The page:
2, which is a measure of the shear stress squared. The tests were mainly on polycrystalline ice at constant temperature with randomly oriented crystals, in either unconfined compression or simple shear, so that only one function of one argument could be inferred.
Comparisons of known datasets at the time were made by Smith and Morland (1981), which demonstrated wide differences. The form (8) was constructed from Glen’s (1955) uniaxial compression data at near-melting temperature over a shear stress range 0–5 × 105 N m–2, 0 ≤ J
2 ≤ 25, showing that a three-term fifth-order polynomial representation, with finite viscosity at zero stress, was a much closer correlation than a power law with infinite viscosity at zero stress:
They also derived an accurate representation for a(T) from data presented by Mellor and Testa (1969) for temperatures between melting and 60 K below melting, and showed a good simplifying approximation over the range of practical significance from melting to 40 K below melting is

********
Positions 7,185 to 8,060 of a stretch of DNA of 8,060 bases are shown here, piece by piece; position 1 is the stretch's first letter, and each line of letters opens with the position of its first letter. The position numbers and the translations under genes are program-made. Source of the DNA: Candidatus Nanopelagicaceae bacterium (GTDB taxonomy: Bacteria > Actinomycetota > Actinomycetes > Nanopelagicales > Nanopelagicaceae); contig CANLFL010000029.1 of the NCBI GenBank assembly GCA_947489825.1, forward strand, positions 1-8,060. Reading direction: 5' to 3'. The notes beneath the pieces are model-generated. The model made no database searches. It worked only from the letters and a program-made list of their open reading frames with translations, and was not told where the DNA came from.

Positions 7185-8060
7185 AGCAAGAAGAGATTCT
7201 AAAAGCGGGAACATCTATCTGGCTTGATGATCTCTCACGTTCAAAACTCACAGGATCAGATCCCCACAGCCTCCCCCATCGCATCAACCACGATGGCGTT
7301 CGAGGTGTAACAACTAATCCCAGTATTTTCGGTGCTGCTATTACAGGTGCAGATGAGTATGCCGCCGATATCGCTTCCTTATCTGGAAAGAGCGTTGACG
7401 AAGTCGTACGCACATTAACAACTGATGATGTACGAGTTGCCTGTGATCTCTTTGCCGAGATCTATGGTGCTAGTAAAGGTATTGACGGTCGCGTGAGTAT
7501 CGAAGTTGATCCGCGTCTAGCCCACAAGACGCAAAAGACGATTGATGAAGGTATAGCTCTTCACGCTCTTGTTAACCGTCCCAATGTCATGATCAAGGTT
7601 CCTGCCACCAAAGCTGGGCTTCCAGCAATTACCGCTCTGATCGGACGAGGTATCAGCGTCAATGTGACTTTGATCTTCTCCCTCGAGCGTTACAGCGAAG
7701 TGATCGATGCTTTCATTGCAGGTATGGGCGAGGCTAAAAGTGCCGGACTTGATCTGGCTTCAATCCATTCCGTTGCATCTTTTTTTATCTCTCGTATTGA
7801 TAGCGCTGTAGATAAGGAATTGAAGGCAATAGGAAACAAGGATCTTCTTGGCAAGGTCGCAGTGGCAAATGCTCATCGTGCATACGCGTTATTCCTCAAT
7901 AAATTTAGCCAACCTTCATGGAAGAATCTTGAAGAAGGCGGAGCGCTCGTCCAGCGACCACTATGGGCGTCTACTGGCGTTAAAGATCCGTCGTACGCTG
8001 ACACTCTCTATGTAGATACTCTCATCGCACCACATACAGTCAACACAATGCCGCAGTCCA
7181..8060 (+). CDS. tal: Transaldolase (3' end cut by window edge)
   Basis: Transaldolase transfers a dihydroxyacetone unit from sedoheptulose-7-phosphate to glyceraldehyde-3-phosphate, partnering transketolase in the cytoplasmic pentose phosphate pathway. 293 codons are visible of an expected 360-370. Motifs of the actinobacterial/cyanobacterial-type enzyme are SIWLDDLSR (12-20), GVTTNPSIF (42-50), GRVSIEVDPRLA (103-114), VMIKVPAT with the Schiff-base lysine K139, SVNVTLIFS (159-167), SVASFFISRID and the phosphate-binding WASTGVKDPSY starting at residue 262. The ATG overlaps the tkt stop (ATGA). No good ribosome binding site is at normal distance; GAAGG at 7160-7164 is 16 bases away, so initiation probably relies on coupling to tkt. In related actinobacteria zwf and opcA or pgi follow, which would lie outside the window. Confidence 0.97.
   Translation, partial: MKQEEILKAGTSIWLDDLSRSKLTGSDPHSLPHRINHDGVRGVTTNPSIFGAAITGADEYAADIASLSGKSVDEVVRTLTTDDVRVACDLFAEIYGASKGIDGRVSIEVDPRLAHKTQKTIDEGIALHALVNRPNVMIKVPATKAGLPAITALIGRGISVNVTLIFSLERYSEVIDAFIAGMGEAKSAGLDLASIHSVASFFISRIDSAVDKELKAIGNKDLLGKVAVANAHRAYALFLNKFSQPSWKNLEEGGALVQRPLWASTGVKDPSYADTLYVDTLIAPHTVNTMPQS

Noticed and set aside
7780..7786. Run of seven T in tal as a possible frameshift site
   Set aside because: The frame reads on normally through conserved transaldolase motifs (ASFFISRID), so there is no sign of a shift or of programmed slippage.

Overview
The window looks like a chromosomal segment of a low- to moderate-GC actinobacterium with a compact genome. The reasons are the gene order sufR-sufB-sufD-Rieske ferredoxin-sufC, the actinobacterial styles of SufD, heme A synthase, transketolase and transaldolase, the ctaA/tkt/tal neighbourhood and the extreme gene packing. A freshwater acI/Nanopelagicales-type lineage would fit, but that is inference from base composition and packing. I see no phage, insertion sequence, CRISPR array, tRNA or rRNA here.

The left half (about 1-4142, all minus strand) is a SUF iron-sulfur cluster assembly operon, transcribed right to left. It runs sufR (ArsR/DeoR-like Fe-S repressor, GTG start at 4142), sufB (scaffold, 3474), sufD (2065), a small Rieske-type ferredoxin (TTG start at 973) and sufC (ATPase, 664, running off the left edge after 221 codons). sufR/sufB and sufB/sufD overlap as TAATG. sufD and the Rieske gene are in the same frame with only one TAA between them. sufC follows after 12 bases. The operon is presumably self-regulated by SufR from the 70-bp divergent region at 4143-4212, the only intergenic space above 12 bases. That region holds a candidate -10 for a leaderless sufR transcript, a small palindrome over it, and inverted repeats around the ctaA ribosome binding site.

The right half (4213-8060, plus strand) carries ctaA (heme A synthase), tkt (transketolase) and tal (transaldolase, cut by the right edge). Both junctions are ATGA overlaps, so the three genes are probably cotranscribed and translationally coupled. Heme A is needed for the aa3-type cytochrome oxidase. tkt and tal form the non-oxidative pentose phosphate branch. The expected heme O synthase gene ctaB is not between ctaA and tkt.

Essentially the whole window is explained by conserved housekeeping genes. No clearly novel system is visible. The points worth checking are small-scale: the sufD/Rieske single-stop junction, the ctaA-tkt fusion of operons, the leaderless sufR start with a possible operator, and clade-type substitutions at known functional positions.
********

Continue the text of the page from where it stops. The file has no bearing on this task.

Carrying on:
where [20 K] is a typical temperature-change magnitude over an ice-sheet depth, and the dimensionless temperature, is zero at melting, and –2 at 40 K below melting.
While the uniaxial data correlation, (9), assumes dependence on J
2 alone, and cannot distinguish dependence on J
2 and J
3, it can theoretically be separated additively into dependence on both with an arbitrary weighting factor. In terms of uniaxial compressive stress, σ,
Hence the uniaxial data correlation, (9), can be equivalently expressed by the additive decomposition
for arbitrary weighting, α (0 ≤ α ≤ 1), where α = 1 denotes pure J
2 dependence and α = 0 pure J
3 dependence. A multiplicative decomposition has not been considered. The viscous function given by (13) and (14), together with the rate factor (11), will be adopted to determine the influence of J